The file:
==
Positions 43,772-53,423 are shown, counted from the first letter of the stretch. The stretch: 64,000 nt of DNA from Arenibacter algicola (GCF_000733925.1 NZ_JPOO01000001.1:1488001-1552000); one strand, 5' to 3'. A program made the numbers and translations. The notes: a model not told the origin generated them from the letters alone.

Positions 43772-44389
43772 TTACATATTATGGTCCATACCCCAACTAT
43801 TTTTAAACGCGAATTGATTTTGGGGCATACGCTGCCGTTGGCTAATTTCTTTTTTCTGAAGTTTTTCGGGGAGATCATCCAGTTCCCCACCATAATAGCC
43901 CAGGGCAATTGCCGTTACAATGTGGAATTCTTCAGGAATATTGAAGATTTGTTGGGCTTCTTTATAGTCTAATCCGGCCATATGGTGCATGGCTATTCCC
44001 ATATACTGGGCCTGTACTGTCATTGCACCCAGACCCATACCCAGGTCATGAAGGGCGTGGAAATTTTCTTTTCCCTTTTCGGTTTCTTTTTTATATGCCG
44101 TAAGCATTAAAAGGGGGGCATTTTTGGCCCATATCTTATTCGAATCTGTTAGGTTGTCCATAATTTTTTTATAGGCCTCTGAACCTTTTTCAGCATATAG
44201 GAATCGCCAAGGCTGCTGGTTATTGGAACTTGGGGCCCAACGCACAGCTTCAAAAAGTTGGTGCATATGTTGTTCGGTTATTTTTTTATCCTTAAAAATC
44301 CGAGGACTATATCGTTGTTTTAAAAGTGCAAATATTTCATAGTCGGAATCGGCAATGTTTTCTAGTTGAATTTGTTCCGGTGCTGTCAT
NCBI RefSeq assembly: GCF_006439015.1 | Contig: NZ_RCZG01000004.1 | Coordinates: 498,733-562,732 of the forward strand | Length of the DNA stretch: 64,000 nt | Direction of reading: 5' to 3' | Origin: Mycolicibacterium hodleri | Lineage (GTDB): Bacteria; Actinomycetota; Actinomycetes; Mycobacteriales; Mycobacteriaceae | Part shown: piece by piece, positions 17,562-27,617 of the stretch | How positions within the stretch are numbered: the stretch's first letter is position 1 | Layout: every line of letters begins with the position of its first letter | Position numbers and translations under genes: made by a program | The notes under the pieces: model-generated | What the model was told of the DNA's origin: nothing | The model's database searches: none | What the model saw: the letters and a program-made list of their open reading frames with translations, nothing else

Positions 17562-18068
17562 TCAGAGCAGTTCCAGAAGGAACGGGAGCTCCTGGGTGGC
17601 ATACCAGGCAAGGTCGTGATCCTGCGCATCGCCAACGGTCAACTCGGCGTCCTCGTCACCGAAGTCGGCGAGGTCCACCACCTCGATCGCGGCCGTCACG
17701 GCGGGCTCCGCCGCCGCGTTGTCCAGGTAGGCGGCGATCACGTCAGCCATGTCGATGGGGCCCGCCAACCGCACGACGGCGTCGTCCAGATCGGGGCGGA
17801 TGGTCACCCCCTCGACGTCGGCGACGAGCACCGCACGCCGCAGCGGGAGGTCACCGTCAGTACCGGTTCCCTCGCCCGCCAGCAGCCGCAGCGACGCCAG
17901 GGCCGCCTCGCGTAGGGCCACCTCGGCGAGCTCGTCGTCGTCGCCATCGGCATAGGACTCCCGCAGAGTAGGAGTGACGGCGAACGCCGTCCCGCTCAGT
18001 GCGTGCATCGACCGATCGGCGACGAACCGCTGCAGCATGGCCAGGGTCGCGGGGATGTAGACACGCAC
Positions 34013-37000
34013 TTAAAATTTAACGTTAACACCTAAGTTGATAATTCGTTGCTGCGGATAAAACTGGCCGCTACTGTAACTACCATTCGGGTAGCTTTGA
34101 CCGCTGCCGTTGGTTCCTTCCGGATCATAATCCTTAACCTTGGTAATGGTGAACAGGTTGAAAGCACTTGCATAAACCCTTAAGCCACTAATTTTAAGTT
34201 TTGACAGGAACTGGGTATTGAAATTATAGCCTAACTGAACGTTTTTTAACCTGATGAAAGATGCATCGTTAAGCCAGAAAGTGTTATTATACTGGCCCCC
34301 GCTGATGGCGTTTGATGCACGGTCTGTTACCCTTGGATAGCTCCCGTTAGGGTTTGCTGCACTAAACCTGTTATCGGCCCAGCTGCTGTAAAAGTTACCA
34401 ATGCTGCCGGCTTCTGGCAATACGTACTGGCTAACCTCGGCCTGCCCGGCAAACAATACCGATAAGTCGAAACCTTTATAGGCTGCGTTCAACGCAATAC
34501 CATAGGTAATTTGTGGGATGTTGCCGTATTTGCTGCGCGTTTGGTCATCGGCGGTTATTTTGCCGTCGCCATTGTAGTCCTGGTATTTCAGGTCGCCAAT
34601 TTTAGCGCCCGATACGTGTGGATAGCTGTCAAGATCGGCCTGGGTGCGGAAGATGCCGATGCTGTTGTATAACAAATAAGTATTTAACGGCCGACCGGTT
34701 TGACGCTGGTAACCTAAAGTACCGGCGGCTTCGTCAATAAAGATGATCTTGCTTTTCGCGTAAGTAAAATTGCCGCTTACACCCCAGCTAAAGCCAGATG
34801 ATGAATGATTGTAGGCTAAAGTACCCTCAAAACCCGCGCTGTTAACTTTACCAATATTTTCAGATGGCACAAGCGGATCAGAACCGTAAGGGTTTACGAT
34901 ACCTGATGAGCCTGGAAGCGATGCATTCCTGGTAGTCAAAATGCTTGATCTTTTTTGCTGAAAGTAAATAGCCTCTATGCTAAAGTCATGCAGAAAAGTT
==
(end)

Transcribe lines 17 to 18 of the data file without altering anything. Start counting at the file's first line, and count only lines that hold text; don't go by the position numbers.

18001 GCGTGCATCGACCGATCGGCGACGAACCGCTGCAGCATGGCCAGGGTCGCGGGGATGTAGACACGCAC
Positions 34013-37000